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Countless acts of kindness pay tribute to Derek Lendosky
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Erin Govier (left) and Cassara Bray, Fennimore Middle School students, sold made-from-scratch cookies, Rice Krispie treats and lemonade on Monday. Proceeds benefited the Derek Lendosky Memorial Fund. - photo by Robert Callahan photo

Four countries. Several states. Countless acts of kindness. One monster home run. One special boy.
In the wake of nine-year-old Derek Lendosky’s death on Aug. 4, people have been inspired to perform random acts of kindness in honor of Derek.

And, Toronto Blue Jays outfielder Jose Bautista dedicated last Friday night’s game against the Oakland Athletics to Derek in response to an impressive Twitter campaign.

The Facebook page “ActsofkindessforDerek” boasted 9,124 “likes” as of Tuesday morning, more than three times the population of the “City on the Move.”

The random acts of kindness began thanks to a classmate of Derek’s father, Steve Lendosky. Jeni Joyce, a 1992 Fennimore High School graduate who now lives in Denmark, Wis., put money in an envelope and mailed it to a random recipient. Included with the gift was a note explaining why.

“ActsofkindnessforDerek” was created on Aug. 8 and within six hours had tallied 549 “likes.” Facebook users began to share stories of their acts of kindness for Derek.

In Ohio, someone paid for the lunch of four strangers without them knowing. In Dubuque, a young man plans to complete 29 acts of kindness for his birthday.

“It has literally snowballed into something wonderful,” Steve said. “It did not take long for people to really get behind it and start doing things.”

The Lendosky family completed their first “ActsofkindessforDerek” on Monday afternoon.

“The big lesson is it feels good to receive something, but it feels even better to give something,” said Derek’s mother, Brandee Lendosky. “Especially when it is anonymous.

“You are trying to make someone smile without needing anything in return. Not credit, not anything.”

Katie Schrader has completed several random acts of kindness in the Madison area this past week, including presenting a woman loading her car with Twizzlers and leaving Starbursts behind on a random windshield.

“The way the Fennimore community comes together in times of tragedy continues to blow me away,” Schrader said. “I’ve never been more proud to be from Fennimore. Many of us didn’t know Derek well, but the effect that he is having on our lives is immeasurable.”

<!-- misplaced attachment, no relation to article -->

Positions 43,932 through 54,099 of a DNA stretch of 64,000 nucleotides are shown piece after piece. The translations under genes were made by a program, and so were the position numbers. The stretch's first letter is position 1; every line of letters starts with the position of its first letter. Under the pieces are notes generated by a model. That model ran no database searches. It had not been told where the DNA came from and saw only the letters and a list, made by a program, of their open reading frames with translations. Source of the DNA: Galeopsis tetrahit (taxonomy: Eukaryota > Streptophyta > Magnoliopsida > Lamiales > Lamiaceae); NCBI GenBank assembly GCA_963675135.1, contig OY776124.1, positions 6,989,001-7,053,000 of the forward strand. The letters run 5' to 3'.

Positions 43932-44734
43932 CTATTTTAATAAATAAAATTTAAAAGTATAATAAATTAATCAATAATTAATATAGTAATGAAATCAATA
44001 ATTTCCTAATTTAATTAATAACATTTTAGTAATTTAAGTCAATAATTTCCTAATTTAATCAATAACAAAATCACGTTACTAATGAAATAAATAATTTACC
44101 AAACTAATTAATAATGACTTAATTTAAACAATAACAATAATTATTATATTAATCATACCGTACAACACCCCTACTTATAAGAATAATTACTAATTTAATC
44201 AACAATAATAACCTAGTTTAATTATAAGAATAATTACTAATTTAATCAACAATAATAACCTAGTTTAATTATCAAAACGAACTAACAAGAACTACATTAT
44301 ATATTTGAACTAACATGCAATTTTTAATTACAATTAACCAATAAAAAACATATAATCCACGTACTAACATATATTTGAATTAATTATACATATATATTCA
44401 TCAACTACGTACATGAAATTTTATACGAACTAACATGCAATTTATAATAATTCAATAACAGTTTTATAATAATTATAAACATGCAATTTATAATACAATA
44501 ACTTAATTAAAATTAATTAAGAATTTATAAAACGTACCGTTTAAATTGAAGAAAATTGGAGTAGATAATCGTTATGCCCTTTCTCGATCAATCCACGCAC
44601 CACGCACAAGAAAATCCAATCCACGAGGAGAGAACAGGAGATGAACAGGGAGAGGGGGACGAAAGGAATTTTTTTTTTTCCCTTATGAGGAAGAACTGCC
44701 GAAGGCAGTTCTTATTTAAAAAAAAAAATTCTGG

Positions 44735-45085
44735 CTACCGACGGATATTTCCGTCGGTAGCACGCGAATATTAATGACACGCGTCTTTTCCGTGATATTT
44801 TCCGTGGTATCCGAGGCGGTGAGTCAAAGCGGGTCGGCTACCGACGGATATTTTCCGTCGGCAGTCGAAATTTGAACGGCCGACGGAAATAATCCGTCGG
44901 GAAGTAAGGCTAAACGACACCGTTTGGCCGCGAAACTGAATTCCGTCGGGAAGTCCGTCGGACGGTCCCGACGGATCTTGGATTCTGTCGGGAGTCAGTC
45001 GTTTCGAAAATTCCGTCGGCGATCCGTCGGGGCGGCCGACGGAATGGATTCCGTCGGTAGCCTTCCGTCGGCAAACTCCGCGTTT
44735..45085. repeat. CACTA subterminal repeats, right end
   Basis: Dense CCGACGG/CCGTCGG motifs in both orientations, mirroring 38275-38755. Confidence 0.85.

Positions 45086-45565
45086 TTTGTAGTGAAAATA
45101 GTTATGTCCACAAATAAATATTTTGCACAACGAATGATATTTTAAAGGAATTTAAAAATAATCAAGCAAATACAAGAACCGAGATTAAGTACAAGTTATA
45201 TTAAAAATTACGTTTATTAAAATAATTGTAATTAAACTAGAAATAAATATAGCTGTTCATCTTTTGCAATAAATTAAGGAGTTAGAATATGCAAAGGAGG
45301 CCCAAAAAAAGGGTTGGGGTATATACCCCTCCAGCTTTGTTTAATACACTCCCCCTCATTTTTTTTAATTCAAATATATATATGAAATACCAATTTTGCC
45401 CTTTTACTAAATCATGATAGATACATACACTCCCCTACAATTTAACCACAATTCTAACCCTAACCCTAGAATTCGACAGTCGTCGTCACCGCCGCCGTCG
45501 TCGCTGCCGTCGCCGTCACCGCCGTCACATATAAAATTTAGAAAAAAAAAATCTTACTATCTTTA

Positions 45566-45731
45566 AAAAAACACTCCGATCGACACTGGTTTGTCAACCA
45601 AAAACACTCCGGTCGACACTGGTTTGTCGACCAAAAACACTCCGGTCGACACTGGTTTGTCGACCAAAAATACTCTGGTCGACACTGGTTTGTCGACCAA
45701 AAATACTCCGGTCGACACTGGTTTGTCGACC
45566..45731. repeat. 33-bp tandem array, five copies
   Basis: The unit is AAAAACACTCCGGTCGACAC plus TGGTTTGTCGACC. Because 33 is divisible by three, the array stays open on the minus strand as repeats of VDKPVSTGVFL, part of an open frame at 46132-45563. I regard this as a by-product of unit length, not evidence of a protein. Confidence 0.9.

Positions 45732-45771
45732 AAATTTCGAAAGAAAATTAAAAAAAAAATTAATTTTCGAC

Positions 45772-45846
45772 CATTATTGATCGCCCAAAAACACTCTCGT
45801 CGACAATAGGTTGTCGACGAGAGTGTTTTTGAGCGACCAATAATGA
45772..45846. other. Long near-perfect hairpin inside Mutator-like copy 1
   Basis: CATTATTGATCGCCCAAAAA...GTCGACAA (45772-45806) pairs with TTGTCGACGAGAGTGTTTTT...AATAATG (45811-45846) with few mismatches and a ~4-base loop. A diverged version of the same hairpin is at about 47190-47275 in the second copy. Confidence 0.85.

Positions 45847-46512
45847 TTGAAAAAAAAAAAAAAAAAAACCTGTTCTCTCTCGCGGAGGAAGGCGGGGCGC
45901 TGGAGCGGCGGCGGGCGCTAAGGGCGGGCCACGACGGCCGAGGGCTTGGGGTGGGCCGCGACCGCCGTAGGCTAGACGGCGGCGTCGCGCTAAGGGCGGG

“What parent doesn’t want that,” Brandee asked. “If you have to lose a son or a child, tragically, why wouldn’t you want their memory to do so many good things?

“It is just a way of God reassuring and your child reassuring you. It just shows what a great community we have.”

Steve, who grew up in Fennimore, has been overwhelmed by the response as well.

“I have lived here many, many years but I don’t think I have ever seen a community rally like this,” he said. “It has been amazing.”

Included in the rally was Bautista, Derek’s favorite baseball player. When the Lendosky family attended an interleague game between the Brewers and Blue Jays last June, Bautista threw Derek a ball.

“Bautista threw a ball right to Derek and he caught it,” Steve recalled. “He was Derek’s favorite ballplayer and it wasn’t close.”

On Aug. 7, what would have been Derek’s 10th birthday, Steve tweeted Bautista to let him know he would be burying Derek in his Jose Bautista jersey, with the ball the outfielder had given him.

“I wanted nothing in return,” Steve said. “I was only doing it just for some closure for Derek.

“I didn’t think about a game dedication and I wasn’t thinking about a reply.”

Fennimore High School sophomore Kennedy Lee and freshman Jacob Zintz, two rising stars of Twitter, joined forces Aug. 8 to create the Twitter account @JBGameForDerek. Both hoped Bautista would recognize the tweets and dedicate a game to Derek.

“It just kind of came to us,” Zintz explained. “I said we should do something and she pretty much took it from there.”

With the help of Snapchat, Lee reached out to her Twitter followers and asked them to use the hashtag #JoseBautistaGameForDerek. The duo also posted Facebook statuses to spread the word.

“All of the communities around us, there were teenagers from a lot of towns that really helped us out,” Lee said.

The help was not limited to teenagers in surrounding communities.

Last Friday morning, Jake Zimmermann, formerly of WKOW-TV in Madison, received a direct tweet from a family friend asking if he would help the cause.